Black Peak

October 2022

At almost 9,000 ft in height, Black Peak is one of the loftier peaks in the North Cascades. A relatively moderate route to the summit and stellar views make it one of the most popular alpine scrambles in Washington State.

The exposed movement on the upper reaches of the mountain provides some excitement, and the crystal clear waters of Wing Lake provide the perfect spot to set up base camp and enjoy the scenery.

The route up to Wing Lake crosses a huge boulder field after veering off the main hiking trail at Heather Pass.

The boulder field leads you down the valley to Lewis Lake – a beautiful setting with some great camping options. The autumn foliage against the teal waters looked lovely in the afternoon sun.

The trail then winds through dense glades of larches as it works its way up to Wing Lake.

Wing Lake is one of the most stunning settings to camp in the North Cascades, with an epic view of Black Peak towering over the valley.

The lake is surrounded by larches, making autumn an especially magical time to do this climb.

We got to camp by 2 pm, and with so much daylight left, we went wandering around the lake and ran into a friend from Bellingham! Such a nice surprise for some extra company for dinner.

It was really clear that night, and although I hadn’t brought my camera with me on this trip, the iPhone 14’s night mode was very impressive – it was even able to capture the Milky Way, handheld!

I was planning on doing the scramble up to Black Peak by myself, and started off from camp at 6 am. The previous night, I was chatting with another climber and he was going solo as well. We both left camp at the same time, so we decided to link up and climb together.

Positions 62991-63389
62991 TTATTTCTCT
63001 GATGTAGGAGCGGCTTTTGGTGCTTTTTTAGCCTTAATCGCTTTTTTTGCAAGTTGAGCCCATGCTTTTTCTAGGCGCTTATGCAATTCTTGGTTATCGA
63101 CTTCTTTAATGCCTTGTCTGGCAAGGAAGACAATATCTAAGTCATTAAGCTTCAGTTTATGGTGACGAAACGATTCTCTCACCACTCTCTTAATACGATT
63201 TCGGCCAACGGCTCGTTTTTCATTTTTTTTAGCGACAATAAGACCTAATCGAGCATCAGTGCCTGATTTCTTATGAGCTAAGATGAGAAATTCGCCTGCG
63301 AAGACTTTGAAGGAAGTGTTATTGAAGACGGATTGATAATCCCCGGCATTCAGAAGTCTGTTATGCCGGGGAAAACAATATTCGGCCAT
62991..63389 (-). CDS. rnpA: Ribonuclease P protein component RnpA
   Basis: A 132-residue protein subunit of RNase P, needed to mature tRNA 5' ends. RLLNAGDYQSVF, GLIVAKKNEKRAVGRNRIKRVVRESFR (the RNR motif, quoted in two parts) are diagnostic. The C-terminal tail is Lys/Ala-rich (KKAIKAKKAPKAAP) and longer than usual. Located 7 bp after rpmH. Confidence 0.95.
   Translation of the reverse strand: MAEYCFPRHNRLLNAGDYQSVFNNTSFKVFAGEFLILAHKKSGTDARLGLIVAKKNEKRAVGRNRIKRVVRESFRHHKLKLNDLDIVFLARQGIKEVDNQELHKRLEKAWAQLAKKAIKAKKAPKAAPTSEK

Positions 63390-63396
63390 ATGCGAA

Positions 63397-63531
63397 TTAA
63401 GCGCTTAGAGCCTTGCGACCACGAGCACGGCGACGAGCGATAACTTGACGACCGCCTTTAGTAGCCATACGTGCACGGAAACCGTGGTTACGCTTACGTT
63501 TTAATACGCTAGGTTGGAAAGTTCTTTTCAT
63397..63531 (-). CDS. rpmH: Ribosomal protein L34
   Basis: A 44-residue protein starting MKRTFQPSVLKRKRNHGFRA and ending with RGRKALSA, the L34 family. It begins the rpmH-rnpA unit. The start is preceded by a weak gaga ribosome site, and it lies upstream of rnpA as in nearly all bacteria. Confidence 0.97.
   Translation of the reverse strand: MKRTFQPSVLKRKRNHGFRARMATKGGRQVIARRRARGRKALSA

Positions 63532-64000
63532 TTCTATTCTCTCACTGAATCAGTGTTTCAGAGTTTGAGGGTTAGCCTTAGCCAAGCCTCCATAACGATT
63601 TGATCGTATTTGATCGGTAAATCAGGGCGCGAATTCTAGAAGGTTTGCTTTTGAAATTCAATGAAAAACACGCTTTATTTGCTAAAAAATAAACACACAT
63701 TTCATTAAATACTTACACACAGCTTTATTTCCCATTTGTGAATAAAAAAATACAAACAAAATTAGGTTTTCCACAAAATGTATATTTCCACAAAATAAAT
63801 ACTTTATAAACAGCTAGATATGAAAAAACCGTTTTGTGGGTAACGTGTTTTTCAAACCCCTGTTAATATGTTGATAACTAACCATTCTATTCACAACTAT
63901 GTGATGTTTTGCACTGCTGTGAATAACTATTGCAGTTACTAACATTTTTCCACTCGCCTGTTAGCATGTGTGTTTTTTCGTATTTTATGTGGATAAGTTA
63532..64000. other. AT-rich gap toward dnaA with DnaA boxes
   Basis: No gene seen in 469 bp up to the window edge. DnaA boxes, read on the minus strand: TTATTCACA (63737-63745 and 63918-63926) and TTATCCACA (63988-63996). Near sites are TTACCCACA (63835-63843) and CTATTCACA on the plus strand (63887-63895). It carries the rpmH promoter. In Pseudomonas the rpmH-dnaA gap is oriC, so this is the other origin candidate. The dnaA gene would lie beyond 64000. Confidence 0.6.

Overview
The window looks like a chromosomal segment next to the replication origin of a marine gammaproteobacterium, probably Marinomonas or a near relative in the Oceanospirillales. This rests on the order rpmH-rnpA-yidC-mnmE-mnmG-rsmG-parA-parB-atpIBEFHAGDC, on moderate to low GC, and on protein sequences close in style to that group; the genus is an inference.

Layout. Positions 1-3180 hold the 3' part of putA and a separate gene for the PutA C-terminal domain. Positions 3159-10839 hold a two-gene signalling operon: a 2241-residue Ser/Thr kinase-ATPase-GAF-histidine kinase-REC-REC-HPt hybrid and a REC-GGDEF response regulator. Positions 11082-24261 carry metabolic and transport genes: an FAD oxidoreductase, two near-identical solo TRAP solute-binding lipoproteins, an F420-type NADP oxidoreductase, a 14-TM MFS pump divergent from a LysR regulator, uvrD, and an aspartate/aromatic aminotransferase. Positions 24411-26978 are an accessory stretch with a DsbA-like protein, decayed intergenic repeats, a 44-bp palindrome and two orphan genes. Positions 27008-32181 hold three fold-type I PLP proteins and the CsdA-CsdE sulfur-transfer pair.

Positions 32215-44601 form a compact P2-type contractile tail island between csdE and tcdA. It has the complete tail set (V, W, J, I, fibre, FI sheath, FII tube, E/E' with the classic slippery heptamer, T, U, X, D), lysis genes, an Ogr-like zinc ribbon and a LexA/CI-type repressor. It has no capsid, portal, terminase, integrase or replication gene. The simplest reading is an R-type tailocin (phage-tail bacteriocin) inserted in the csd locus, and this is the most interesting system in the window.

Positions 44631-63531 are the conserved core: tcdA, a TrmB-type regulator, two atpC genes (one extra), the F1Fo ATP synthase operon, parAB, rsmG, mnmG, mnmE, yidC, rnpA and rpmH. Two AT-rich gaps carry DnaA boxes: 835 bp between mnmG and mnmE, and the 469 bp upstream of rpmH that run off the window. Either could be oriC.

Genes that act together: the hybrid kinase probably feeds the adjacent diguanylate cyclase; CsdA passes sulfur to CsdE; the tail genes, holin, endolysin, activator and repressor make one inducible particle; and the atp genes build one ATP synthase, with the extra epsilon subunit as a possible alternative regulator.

It was good to have company – the scramble up to the saddle was especially treacherous in the dark with lots of loose scree.

Once you get to the saddle, there is an obvious trail that meanders up a gully on the northwest aspect of the peak, up to the false summit.

The route then traverses across to the right, and this is where it starts getting more scramble-y and exposed. The sun hadn’t risen yet, but there was plenty of light to see the cairns that mark the route.

It’s always a special feeling when you’re moments away from the summit – giddy with excitement and anticipation, and a bit high on adrenaline. But we were in for an bonus treat this time.

Just as we got on to the summit block, the first rays of light hit the peak, flooding our eyes and making everything glow in a golden-orange blaze. It was really quite a special moment.

Looking down towards Wing Lake, and our campsites far below. The rising sun lit up the larches surrounding the lake, and a little haze in the air created some dramatic shadows of the mountains in the distance.

We shared some high-fives, had a snack, enjoyed some 360-degree views, and headed back down to the saddle.

Views to the south from the saddle are expansive, with Mt. Goode dominating the skyline. Glacier Peak is in the distance to the left.

Once back at camp, we hung out and had breakfast with friends, new and old.

After packing up camp, we lingered some more, soaked up the sunshine and the alpine vibes, and got in another swim in the ice-cold water.

This larch right next to our campsite caught my fancy with its brilliant yellow hues contrasting with the cool blue water.